Currently reading: Toyota i-Road starts testing in Tokyo
A fleet of Toyota's futuristic i-Road personal mobility vehicle starts testing in Tokyo, with up to 70 examples coming to France later this year
Darren Moss
News
1 min read
24 March 2014

Trials of the Toyota i-Road three-wheeled personal mobility vehicle have started in Tokyo.

Toyota says the first phase of real-world testing of the all-electric i-Road will determine how it copes in the urban environment.

A range of testers, including industry experts and the general public will run a fleet of ten i-Road vehicles, and will feed back information on what it's like to drive, how easy it is to use and driver satisfaction.

The i-Road is powered by two in-wheel electric motors, producing a combined output of 5.4bhp. It has a top speed of 28mph, with a range of just over 30 miles, if driven economically. Charging takes just over three hours from a standard domestic supply.

Measuring 2350mm long by 1445mm high and with a wheelbase of 1700mm, up to four i-Roads could be parked in a single standard car parking bay. The i-Road also includes Toyota's 'Active Lean' technolgy, which alloys the vehicle to lean into corners according to information gathered from a gyro sensor.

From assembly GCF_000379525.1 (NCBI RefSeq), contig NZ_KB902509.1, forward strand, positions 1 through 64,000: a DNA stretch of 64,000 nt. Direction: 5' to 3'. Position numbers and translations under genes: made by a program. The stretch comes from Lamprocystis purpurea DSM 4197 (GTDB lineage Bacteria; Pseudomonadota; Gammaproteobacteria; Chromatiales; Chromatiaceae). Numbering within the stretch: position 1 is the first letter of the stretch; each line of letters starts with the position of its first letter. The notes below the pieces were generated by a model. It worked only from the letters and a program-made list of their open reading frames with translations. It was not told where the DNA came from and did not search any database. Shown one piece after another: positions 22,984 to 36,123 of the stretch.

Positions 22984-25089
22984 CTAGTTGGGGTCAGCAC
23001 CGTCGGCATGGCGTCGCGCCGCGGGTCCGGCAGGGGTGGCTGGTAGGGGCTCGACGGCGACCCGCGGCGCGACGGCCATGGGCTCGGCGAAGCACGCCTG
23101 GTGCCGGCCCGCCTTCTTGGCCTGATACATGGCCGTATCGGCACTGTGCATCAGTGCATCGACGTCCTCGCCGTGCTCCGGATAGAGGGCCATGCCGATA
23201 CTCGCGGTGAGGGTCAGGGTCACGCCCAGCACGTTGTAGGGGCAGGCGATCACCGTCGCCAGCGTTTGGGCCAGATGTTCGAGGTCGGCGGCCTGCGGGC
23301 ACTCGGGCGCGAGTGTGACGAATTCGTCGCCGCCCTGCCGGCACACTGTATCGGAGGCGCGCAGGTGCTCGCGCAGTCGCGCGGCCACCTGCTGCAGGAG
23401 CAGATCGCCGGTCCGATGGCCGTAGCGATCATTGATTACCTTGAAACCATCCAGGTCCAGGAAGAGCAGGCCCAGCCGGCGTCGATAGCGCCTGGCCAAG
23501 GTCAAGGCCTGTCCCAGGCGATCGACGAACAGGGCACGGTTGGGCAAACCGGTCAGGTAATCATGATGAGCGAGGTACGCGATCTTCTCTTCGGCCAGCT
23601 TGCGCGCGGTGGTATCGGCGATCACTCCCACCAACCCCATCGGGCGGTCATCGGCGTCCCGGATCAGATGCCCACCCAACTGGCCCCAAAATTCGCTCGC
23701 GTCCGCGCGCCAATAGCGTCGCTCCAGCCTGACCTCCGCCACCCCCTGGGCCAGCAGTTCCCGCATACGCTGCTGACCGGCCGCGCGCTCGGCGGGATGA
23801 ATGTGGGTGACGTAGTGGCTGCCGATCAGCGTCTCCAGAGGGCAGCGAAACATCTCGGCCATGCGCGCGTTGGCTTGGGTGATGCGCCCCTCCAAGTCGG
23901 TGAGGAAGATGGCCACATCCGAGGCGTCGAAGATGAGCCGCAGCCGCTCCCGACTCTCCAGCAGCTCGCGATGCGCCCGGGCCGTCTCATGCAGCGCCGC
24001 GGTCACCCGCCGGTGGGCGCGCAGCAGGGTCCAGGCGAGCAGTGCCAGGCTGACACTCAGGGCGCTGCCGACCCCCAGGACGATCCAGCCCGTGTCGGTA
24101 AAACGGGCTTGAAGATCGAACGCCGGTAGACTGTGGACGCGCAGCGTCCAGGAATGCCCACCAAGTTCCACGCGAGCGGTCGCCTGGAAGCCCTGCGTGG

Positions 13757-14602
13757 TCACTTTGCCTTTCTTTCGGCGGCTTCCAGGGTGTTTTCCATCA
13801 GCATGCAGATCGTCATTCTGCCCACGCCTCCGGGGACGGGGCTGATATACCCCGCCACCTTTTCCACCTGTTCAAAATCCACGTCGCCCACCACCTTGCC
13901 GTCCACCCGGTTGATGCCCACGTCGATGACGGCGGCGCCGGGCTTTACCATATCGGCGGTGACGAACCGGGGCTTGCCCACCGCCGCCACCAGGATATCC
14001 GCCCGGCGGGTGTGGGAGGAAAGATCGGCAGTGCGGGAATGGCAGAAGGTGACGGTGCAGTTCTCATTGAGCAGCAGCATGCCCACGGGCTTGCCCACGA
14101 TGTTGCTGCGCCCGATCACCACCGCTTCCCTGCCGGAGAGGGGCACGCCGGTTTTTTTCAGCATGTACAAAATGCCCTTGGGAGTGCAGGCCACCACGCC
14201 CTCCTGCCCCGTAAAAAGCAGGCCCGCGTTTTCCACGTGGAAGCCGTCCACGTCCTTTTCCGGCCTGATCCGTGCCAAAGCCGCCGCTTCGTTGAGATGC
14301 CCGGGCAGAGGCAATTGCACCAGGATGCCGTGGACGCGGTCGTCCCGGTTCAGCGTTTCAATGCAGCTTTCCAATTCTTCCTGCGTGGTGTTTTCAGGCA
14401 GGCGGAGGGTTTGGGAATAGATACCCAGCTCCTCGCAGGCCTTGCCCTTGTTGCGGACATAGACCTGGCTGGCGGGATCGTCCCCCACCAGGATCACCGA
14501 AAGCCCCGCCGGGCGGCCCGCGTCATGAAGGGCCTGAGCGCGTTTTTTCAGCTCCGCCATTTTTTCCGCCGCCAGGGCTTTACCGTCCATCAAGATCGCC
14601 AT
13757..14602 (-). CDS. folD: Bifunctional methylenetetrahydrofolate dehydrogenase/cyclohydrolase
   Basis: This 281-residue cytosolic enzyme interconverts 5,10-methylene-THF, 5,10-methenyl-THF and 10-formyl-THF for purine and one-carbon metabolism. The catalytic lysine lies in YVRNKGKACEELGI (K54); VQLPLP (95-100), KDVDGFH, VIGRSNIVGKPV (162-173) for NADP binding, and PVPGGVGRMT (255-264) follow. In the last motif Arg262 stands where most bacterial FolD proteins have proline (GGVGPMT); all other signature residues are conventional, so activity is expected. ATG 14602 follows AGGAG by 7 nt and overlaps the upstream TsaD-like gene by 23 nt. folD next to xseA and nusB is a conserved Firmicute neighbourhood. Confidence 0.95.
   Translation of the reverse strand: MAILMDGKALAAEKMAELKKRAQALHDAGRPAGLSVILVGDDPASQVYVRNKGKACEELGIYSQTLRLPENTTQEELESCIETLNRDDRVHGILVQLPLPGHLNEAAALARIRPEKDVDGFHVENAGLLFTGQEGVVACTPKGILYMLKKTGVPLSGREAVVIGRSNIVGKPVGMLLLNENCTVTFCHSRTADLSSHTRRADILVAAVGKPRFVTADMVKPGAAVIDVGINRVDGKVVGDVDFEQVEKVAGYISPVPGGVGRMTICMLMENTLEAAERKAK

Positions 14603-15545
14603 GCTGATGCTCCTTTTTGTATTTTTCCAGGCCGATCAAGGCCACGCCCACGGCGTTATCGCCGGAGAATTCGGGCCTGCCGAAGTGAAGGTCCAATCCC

A concept version of the i-Road was revealed at the Geneva motor show last year, but the test version has been adjusted to improve visibility and ease of use. Toyota says the 300kg i-Road should be "as nimble to handle in traffic as a scooter, but with car-like stability".

The company has confirmed up to 70 units of the two-seat i-Road will also begin testing in the French city of Grenoble later this year.

Read Autocar's first drive of the Toyota i-Road.

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